I recently came across a post online by someone who argued that the stories about Obama's loss of popularity must be bogus, since a poll had shown him to be the most admired man (and Hillary Clinton the most admired woman) in the country. I pointed out in a comment that "most admired" might mean admired by ten percent of the population if nobody else got above nine.
It turns out that I was correct, although the number is a little higher than my example.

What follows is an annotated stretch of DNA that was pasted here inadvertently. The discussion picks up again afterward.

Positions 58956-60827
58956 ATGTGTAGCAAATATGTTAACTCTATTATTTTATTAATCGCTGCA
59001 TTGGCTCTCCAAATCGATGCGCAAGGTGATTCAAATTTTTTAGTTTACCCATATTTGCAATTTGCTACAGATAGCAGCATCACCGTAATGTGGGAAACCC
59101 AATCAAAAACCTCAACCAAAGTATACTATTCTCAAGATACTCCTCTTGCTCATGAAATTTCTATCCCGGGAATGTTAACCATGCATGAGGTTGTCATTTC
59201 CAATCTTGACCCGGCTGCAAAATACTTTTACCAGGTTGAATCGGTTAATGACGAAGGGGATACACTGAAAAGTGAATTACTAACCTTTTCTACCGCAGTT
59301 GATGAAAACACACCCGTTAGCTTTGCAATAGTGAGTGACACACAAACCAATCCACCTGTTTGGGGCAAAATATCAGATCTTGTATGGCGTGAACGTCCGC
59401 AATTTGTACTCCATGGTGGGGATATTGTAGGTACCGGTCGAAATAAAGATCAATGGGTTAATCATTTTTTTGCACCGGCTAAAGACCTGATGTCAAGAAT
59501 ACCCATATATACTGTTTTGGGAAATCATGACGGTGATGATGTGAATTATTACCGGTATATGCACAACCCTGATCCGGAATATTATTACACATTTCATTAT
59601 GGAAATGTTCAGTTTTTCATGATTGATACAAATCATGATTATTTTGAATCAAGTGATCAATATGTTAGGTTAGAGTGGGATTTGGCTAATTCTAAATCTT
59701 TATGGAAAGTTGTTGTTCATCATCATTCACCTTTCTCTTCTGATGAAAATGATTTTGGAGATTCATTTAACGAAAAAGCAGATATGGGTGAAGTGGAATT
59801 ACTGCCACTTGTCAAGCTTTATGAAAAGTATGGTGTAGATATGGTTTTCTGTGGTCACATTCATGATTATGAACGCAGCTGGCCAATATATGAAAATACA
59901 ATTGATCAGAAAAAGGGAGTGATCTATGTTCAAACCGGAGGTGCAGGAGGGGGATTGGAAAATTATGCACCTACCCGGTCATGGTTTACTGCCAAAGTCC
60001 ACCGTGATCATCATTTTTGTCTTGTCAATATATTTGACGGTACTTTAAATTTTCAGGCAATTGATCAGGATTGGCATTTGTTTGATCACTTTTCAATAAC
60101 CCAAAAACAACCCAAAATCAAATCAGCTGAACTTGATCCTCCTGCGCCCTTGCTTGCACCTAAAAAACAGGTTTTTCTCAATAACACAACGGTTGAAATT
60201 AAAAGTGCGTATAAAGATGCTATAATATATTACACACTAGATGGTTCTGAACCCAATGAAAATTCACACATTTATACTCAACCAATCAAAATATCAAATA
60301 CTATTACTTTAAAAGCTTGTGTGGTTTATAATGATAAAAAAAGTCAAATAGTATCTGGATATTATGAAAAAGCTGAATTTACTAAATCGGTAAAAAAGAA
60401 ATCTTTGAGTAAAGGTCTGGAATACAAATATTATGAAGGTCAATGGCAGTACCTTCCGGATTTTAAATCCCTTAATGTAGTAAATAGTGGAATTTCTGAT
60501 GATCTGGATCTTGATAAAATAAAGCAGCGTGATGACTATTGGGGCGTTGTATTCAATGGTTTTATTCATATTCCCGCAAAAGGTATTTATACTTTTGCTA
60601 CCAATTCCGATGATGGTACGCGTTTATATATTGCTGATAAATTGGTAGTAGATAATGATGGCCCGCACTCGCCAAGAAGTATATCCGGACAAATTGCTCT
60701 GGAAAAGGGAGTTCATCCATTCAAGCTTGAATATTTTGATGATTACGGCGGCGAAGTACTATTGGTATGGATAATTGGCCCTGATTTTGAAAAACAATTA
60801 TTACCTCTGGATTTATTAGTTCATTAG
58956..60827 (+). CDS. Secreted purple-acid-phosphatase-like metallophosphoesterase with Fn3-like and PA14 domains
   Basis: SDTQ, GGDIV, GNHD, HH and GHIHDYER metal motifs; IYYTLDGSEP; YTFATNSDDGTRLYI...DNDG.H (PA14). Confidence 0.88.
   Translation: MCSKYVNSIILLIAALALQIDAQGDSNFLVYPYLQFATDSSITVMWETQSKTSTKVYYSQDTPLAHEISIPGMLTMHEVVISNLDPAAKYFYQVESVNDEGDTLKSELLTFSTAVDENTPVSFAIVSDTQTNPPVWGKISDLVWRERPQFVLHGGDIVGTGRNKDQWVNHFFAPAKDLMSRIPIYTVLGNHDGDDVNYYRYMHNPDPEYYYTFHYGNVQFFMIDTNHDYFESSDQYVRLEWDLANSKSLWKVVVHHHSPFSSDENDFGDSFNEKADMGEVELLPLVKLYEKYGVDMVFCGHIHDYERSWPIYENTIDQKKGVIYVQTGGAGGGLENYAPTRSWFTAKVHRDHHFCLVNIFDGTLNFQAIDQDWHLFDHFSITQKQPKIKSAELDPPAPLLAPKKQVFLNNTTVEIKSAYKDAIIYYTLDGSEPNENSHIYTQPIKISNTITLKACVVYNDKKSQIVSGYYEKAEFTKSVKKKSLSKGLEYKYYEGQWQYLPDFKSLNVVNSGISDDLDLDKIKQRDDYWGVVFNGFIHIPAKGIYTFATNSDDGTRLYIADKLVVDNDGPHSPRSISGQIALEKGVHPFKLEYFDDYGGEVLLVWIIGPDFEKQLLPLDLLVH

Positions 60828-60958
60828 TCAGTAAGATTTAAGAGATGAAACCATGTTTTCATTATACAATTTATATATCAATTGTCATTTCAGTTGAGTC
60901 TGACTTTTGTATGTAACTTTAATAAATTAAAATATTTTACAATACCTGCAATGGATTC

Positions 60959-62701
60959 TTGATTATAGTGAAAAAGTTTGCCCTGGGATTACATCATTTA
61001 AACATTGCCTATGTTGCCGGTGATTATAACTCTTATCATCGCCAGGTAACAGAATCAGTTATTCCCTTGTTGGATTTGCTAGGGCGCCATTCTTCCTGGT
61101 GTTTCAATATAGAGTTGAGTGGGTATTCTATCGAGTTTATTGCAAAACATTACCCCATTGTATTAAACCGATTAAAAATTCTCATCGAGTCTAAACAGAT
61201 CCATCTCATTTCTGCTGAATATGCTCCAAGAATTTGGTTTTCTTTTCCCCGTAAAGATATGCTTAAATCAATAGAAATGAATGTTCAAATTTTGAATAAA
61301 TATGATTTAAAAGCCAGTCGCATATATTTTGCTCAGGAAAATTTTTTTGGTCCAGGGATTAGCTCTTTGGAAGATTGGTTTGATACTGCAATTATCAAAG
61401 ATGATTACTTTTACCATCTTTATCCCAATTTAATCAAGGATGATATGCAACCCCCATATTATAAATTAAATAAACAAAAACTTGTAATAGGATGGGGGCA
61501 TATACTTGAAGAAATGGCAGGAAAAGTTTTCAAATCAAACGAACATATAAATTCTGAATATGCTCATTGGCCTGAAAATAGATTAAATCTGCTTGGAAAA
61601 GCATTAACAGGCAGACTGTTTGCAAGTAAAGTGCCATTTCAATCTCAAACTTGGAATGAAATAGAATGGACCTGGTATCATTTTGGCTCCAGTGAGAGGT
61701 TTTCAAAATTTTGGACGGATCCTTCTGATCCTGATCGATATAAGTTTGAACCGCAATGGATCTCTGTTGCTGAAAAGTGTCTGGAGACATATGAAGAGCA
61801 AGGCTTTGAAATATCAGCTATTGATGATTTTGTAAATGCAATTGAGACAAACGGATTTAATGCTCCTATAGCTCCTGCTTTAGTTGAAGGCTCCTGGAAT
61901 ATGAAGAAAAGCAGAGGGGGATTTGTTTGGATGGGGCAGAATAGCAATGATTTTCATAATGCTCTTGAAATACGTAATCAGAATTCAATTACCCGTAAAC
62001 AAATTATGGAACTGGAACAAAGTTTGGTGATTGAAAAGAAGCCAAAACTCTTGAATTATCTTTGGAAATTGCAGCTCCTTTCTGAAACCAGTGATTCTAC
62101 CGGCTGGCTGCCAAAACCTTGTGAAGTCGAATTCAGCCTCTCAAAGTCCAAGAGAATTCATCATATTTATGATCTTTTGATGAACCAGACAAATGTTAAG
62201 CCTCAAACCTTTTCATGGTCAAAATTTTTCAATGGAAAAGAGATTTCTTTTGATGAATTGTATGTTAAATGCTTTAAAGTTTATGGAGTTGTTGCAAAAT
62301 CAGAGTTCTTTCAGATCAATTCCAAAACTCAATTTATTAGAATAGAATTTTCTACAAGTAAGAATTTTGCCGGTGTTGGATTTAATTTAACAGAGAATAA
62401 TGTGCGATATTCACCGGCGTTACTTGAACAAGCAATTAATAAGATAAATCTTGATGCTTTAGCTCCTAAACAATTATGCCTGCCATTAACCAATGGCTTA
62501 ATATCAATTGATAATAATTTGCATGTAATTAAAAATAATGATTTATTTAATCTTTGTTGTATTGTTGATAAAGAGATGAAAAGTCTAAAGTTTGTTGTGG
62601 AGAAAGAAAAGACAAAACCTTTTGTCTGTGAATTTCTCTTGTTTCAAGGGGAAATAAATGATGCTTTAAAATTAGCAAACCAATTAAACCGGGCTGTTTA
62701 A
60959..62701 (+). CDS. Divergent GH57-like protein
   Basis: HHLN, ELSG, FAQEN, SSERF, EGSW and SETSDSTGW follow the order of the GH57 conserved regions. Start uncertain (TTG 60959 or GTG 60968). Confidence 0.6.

The open-ended poll released Monday found 16 percent of people
named Obama as the most-admired man, while 15 percent named Clinton
as the most-admired woman. Both scores, however, have dropped
significantly since 2012.
In 2012, 30 percent of people named Obama as the most-admired
man, while 21 percent named Clinton the most-admired
One implication is that the post's argument was strikingly wrong, since Obama's popularity, by this measure, is only half what it was a year ago. The more interesting point is the risk of arguing from factoids without thinking carefully about what they actually mean.